May 29th, 2012

Selections from Richard Lehman’s Literature Review: Week of May 28th

CardioExchange is pleased to reprint selections from Dr. Richard Lehman’s weekly journal review blog at Selected summaries are relevant to our audience, but we encourage members to engage with the entire blog.

JAMA  23 May 2012  Vol 307

Treating Obstructive Sleep Apnoea (pg. 2161): Daytime sleepiness is one of the main reasons for treating obstructive sleep apnoea, another one being the risk of cardiovascular events and hypertension in untreated OSA. Continuous positive airway pressure is the standard treatment, and observational evidence suggests that as well as keeping people more alert by day, it may also reduce adverse cardiovascular consequences. I hadn’t realized before reading this paper (and the associated editorial) that there is no evidence for this from randomized trials. The Spanish Sleep and Breathing Network considered that it would be unethical to do an RCT in symptomatic OSA: instead they selected people with OSA but without daytime sleepiness and randomized them to a prescription of CPAP versus no prescription. Many of the CPAP group found the fiddle of using it all night long too much, and rarely did, so that on an intention-to-treat basis this trial could prove nothing: in those who were compliant, there was a trend to better outcomes.

The same Spanish team also offers an observational study showing that OSA is associated with hypertension, and in those who use CPAP it seems to progress less.

NEJM  24 May 2012  Vol 366

Aspirin for VTE (pg. 1959): Ah, Perugia! Town of my dreams, the very epitome of Italian civilization, cradle of Raphael, home to Perugino and Pinturicchio, a hill covered with miraculous architecture, including an ancient University, from which this paper originates. What a neat little study this is, enrolling just so many subjects as were needed to prove that taking low dose aspirin for two years following unprovoked venous thromboembolism reduces recurrence by nearly a half without an increase in significant episodes of bleeding. And now it is time for lunch – the linguine with black truffle shavings are so good – and a siesta – and then we must visit the astounding Palazzo dei Priori, taking in the annual chocolate festival a little later. One day soon, perhaps.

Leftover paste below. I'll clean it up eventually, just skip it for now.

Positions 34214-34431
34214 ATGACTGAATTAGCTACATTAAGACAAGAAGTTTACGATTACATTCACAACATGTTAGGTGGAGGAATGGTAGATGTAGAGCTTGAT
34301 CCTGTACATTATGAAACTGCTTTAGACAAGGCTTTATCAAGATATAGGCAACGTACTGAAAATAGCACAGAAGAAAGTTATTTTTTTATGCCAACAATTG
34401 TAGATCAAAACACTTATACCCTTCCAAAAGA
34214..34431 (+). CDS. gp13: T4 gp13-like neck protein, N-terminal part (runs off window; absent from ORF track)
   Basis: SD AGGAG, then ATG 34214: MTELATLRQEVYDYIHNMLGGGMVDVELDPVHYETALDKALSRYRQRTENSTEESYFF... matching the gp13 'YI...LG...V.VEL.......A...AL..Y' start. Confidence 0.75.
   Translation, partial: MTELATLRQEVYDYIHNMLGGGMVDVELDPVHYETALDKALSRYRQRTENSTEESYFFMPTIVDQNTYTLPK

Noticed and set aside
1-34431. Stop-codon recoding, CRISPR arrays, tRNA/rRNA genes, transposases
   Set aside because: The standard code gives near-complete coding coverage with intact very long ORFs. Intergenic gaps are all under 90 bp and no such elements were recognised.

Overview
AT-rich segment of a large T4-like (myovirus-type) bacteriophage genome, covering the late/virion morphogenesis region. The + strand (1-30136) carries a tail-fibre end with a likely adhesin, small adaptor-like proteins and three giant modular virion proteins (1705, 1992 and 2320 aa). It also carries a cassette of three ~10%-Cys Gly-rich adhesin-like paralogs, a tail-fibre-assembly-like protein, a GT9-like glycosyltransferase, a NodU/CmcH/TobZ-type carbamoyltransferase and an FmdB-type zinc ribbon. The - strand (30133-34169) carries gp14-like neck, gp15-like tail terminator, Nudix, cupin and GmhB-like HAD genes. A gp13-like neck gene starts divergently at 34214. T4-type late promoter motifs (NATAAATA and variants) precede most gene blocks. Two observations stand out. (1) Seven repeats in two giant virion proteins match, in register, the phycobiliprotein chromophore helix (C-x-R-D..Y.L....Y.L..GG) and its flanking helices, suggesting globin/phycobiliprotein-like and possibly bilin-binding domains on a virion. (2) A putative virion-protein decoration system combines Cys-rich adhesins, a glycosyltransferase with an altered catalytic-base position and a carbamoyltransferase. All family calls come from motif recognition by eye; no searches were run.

BMJ  26 May 2012  Vol 344

Prothombotics: Drugs which inhibit thrombosis get an airing pretty well every week in these columns, but the pro-thrombotic drug tranexamic acid languishes on the sidelines, despite some startling evidence of benefit in certain situations, such as early use in bleeding trauma patients (CRASH-2). There have been lots of trials in elective surgery too, and this systematic review and cumulative meta-analysis demonstrates that there is a sound body of evidence for a substantial reduction in blood transfusion in a variety of procedures. What is not so certain, unfortunately, is the rate of thrombotic events or the effect on total mortality.

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